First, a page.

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Home / Opinion / Receding goals: Editorial on the eerie convergence of Covid-19, global conflict and climate change

Receding goals: Editorial on the eerie convergence of Covid-19, global conflict and climate change

The three Cs together have jeopardised as many as 17 sustainable development goals that are essential for a resilient and equal society
The burden of the three Cs is greatest on least developed countries and vulnerable population groups.
The burden of the three Cs is greatest on least developed countries and vulnerable population groups.
Representational picture from Shutterstock

The Editorial Board   |   Published 10.07.22, 03:39 AM

The Sustainable Development Goals Report 2022 released this week revealed that the eerie convergence of Covid-19, global conflict and climate change could push an additional 75 to 95 million people — compared to pre-pandemic projections — into extreme poverty this year. The three Cs together have jeopardised as many as 17 SDGs that are essential for a resilient and equal society. The disproportionate focus on the pandemic disrupted essential health services, resulting in a drop in immunisation coverage for the first time in a decade and a rise in deaths from tuberculosis and malaria. Prolonged school closures put 24 million learners, from pre-primary to university levels, at risk of dropping out.

But the most potent of the crises is, undoubtedly, climate change. Increased heatwaves, droughts, wildfires and floods are already affecting billions around the globe and causing potentially irreversible damage to the planet’s ecosystems. To avoid the worst effects of climate change, as set out in the Paris Agreement, global greenhouse gas emissions will need to peak before 2025 and then decline by 43 per cent by 2030, falling to net-zero by 2050. However, under current voluntary commitments to climate action, greenhouse gas emissions will rise by nearly 14 per cent by 2030. Concurrently, the world is witnessing the largest number of conflicts since 1946, with one-quarter of the global population now living in violence-torn countries. As of May 2022, a record 100 million people have been forcibly displaced from their homes. The outbreak of war in Ukraine has caused food, fuel and fertiliser prices to skyrocket, disrupted supply chains and global trade, and roiled financial markets. As always, women and children are bearing the brunt — child labour and child marriages are on the rise; anxiety and depression among adolescents and young people have increased significantly; women are struggling with the constraints of lost jobs, rising domestic abuse, derailed schooling and increased burdens of unpaid care work at home.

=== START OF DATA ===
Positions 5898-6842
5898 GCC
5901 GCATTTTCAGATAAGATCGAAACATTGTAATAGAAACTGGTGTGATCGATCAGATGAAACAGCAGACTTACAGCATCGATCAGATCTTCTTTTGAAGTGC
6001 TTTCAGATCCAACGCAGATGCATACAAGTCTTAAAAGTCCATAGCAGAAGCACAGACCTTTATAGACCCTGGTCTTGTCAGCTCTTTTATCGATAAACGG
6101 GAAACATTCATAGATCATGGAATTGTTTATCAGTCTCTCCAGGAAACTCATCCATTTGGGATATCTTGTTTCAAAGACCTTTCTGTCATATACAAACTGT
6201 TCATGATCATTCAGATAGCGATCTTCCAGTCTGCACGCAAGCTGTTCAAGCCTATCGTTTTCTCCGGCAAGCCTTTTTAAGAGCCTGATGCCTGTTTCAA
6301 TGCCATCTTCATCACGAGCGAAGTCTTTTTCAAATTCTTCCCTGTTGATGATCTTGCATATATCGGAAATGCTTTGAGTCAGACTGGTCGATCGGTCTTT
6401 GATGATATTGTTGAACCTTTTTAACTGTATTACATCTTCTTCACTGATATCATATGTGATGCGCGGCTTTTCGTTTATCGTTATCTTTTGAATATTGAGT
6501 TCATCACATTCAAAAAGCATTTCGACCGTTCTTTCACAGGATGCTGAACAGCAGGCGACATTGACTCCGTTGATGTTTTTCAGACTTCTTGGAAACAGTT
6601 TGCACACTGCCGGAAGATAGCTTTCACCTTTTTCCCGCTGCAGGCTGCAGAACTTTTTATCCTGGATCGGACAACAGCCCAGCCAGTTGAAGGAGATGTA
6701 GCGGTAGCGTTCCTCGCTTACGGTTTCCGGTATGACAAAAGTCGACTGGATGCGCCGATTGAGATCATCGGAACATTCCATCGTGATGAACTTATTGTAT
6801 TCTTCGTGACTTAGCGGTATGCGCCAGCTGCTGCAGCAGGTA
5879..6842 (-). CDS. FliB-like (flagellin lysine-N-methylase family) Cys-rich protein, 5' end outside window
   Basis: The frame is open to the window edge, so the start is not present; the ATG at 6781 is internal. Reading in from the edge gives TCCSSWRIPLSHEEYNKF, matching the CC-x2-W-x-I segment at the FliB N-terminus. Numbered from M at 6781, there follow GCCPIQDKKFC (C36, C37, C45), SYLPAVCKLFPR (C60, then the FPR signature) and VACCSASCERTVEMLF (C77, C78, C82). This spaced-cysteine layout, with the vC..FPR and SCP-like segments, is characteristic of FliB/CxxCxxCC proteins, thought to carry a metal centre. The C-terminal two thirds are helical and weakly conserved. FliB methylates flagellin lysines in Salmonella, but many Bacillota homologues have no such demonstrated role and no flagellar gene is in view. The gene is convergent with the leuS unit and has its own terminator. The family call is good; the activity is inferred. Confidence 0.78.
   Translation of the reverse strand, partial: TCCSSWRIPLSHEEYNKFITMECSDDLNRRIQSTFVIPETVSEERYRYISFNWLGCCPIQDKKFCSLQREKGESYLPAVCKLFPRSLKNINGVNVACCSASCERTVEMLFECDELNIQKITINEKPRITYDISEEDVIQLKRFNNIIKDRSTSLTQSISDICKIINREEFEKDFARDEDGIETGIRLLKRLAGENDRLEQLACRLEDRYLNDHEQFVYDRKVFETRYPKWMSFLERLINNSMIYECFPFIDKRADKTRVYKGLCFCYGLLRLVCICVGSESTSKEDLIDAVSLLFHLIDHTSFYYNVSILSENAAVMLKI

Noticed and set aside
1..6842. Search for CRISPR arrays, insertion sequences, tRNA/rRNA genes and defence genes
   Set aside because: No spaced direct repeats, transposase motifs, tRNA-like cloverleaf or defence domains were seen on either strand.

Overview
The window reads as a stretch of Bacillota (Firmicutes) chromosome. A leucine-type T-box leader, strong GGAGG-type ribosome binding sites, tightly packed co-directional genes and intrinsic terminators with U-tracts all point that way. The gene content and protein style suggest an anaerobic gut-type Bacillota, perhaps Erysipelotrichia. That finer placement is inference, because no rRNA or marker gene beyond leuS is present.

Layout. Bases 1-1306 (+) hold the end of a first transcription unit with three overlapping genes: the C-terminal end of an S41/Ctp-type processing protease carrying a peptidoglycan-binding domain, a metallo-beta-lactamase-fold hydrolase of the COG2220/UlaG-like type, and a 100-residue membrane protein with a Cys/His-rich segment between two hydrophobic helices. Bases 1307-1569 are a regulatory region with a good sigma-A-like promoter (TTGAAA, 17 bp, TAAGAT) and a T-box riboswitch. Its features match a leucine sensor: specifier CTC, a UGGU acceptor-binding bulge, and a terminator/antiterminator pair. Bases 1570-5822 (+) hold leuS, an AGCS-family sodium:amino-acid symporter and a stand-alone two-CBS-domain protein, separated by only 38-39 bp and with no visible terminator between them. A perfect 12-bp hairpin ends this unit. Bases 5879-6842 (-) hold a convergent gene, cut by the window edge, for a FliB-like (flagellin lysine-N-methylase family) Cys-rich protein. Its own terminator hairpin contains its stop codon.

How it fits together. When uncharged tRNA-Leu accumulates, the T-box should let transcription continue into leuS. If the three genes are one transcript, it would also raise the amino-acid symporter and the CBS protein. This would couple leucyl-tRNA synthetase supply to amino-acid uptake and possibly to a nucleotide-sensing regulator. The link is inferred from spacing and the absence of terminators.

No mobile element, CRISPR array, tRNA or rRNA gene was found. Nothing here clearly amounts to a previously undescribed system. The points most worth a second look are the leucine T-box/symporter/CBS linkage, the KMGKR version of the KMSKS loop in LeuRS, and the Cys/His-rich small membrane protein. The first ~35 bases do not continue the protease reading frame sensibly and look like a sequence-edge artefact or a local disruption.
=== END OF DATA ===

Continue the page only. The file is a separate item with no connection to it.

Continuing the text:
The severity and the magnitude of the challenges require sweeping changes. The crises are interlinked; so, hearteningly, are the resolutions. For instance, strengthening social protection systems, improving public services, and investing in clean energy can address the root causes of increasing inequality and environmental degradation. The first order of business would be to end armed conflicts and embark on a path of diplomacy — a precondition for sustainable development. More important, a comprehensive transformation of the international financial and debt architecture could accomplish these aims and avoid a two-track recovery, with developing countries getting left behind. Interestingly, the SDG report highlights the importance of data when it comes to policymaking. The burden of the three Cs is greatest on least developed countries and vulnerable population groups. They need to be made stakeholders in decision-making about their future.



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